It is the last whiff of an ante-bellum institution, it is the last childhood memory of dividing dodgeball teams by captains selecting choices one at a time. Both traumatic. Saturday, an annual collectively bargained conscription begins in New York City as the NFL conducts its draft of new players. New meat for the Sunday sports buffet.

Who will be the number one choice? The star of the day, the instant multi-millionaire. The one with more “up side”than bust potential.

This year is interesting in the fact that at least three of the top picking teams want to trade their high draft position so as to not select the projected Top five player. The reasons are simple. The top choices get high signing bonus money. The number one, if a quarterback, could command $10-15 million signing bonus. With salary cap considerations, bleeding budgets, an economic downturn, and the salad days of billion dollar television contracts on the wane upon renewal, many teams don't want to spend a ton of money on a young man who may turn into a disastrous bust. Also, the media attention is so acute, at the local and national level, with draft gurus, stat masters and draftnik commentators, a general manager will get reamed no matter he does, especially during those Top Ten choices. Those choices are supposed to be “impact” players, Pro Bowl career candidates, a major PR and money making assets. Return on investment is key. Trade a top pick for two lower first round selections increase the general manager's chances in the draft crapshoot on a star by 100 percent.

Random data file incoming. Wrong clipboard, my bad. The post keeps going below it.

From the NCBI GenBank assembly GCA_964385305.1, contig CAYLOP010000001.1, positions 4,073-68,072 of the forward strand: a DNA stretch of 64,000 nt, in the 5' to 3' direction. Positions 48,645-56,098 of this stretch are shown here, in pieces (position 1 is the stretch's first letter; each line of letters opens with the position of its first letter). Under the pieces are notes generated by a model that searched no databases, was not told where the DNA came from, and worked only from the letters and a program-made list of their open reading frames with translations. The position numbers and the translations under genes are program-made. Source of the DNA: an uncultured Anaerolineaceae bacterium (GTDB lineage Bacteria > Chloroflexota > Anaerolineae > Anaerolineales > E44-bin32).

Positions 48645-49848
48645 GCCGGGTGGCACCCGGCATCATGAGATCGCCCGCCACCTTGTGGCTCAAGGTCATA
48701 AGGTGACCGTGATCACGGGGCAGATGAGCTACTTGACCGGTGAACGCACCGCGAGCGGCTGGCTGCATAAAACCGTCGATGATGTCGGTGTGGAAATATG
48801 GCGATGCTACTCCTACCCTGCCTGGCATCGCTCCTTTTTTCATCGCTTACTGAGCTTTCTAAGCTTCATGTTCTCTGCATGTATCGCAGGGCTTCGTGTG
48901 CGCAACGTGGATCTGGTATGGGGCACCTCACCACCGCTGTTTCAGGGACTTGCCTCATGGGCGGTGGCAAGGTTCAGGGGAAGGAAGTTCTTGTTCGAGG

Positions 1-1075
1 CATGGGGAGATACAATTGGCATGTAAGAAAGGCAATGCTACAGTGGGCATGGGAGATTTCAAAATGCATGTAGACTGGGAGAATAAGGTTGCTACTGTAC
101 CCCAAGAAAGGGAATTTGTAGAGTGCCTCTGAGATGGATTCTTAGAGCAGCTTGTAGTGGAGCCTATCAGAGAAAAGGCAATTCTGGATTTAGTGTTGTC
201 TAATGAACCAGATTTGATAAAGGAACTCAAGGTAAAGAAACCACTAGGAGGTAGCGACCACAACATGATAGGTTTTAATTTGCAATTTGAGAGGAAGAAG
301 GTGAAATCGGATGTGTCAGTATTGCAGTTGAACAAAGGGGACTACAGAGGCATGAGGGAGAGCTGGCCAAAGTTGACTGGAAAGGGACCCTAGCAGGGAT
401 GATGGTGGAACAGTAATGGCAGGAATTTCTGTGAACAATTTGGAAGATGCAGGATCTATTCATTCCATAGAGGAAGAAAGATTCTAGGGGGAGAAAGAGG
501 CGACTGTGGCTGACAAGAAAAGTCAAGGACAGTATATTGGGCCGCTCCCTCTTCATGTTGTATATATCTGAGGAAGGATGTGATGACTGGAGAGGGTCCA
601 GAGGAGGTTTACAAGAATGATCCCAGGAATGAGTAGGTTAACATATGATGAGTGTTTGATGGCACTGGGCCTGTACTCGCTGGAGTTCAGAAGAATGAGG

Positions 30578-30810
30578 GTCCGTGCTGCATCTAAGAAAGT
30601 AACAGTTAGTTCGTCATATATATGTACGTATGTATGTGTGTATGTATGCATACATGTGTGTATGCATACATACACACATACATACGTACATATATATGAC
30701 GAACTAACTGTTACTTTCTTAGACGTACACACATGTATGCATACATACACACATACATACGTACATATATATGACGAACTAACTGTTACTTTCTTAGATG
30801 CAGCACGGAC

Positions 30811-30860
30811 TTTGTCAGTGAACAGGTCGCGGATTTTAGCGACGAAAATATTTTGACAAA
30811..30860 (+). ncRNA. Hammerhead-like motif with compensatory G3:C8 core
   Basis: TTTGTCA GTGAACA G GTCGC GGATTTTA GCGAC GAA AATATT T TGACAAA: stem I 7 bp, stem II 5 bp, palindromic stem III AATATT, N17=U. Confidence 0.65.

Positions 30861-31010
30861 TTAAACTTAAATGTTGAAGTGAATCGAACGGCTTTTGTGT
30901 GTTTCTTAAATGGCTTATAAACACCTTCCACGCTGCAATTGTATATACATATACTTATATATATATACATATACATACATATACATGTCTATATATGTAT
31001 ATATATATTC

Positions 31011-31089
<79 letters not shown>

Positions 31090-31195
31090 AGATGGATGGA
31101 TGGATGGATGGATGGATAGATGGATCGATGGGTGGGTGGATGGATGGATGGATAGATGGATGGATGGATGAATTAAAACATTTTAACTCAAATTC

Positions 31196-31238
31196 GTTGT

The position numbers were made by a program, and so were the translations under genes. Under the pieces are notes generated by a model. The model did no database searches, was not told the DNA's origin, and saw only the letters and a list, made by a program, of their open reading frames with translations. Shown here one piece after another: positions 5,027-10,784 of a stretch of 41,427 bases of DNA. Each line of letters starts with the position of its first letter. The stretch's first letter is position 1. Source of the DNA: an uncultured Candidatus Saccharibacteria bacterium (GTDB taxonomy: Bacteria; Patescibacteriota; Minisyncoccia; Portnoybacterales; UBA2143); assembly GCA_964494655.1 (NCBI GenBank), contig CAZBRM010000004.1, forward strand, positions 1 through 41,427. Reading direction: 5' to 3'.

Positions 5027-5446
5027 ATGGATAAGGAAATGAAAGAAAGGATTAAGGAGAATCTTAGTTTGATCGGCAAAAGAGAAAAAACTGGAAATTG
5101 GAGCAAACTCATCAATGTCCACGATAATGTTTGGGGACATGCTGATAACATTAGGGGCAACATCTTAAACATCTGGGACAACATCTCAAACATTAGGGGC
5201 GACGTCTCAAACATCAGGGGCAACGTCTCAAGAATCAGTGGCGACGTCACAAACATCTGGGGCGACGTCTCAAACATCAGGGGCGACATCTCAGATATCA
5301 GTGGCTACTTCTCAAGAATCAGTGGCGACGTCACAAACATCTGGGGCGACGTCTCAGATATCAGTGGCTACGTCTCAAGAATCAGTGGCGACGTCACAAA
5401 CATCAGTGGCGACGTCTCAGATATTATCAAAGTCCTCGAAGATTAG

Normally, the chic position player is the quarterback. He is the immediate center of attention. In the limelight, he is most likely to implode like a solar system. Teams with dismal records, like the Bengals, have thrown away high picks on quarterbacks in the past, and have gotten toasted the team colors over time.

What is a general manager looking for? What is the hardest NFL talent to find?
What do teams desire the most?

A shut down cornerback? A stud left tackle to protect that star QB? A bullrushing defensive tackle? A speed run outside linebacker? A game breaker wide receiver? A five tool running back (rushing, catching, kick returns, punt returns, trick play passing)? Those are the type of players that a franchise can build upon.